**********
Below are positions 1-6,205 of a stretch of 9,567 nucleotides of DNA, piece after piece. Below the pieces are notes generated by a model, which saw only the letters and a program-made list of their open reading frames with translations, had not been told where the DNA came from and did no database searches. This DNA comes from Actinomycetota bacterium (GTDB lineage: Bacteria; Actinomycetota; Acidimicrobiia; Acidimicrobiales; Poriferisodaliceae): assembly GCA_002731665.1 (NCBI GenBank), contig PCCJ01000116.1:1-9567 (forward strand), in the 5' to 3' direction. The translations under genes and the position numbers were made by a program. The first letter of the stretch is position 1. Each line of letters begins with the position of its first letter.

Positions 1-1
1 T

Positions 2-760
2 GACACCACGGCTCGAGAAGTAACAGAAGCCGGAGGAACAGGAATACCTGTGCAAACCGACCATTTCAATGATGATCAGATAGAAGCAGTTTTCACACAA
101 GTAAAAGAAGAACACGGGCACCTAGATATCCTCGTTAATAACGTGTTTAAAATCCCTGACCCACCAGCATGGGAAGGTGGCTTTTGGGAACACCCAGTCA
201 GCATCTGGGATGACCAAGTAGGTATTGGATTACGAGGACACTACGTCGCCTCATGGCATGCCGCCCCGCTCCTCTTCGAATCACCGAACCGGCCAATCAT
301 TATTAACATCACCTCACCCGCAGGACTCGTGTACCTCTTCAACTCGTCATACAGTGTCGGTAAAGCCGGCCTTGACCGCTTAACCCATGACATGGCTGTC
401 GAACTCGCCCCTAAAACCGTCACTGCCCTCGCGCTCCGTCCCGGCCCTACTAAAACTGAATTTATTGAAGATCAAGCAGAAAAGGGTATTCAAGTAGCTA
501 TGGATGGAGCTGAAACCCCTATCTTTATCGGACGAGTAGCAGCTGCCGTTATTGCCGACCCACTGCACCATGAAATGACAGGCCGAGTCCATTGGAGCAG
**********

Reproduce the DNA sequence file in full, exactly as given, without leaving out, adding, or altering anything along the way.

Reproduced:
Below are positions 1-6,205 of a stretch of 9,567 nucleotides of DNA, piece after piece. Below the pieces are notes generated by a model, which saw only the letters and a program-made list of their open reading frames with translations, had not been told where the DNA came from and did no database searches. This DNA comes from Actinomycetota bacterium (GTDB lineage: Bacteria; Actinomycetota; Acidimicrobiia; Acidimicrobiales; Poriferisodaliceae): assembly GCA_002731665.1 (NCBI GenBank), contig PCCJ01000116.1:1-9567 (forward strand), in the 5' to 3' direction. The translations under genes and the position numbers were made by a program. The first letter of the stretch is position 1. Each line of letters begins with the position of its first letter.

Positions 1-1
1 T

Positions 2-760
2 GACACCACGGCTCGAGAAGTAACAGAAGCCGGAGGAACAGGAATACCTGTGCAAACCGACCATTTCAATGATGATCAGATAGAAGCAGTTTTCACACAA
101 GTAAAAGAAGAACACGGGCACCTAGATATCCTCGTTAATAACGTGTTTAAAATCCCTGACCCACCAGCATGGGAAGGTGGCTTTTGGGAACACCCAGTCA
201 GCATCTGGGATGACCAAGTAGGTATTGGATTACGAGGACACTACGTCGCCTCATGGCATGCCGCCCCGCTCCTCTTCGAATCACCGAACCGGCCAATCAT
301 TATTAACATCACCTCACCCGCAGGACTCGTGTACCTCTTCAACTCGTCATACAGTGTCGGTAAAGCCGGCCTTGACCGCTTAACCCATGACATGGCTGTC
401 GAACTCGCCCCTAAAACCGTCACTGCCCTCGCGCTCCGTCCCGGCCCTACTAAAACTGAATTTATTGAAGATCAAGCAGAAAAGGGTATTCAAGTAGCTA
501 TGGATGGAGCTGAAACCCCTATCTTTATCGGACGAGTAGCAGCTGCCGTTATTGCCGACCCACTGCACCATGAAATGACAGGCCGAGTCCATTGGAGCAG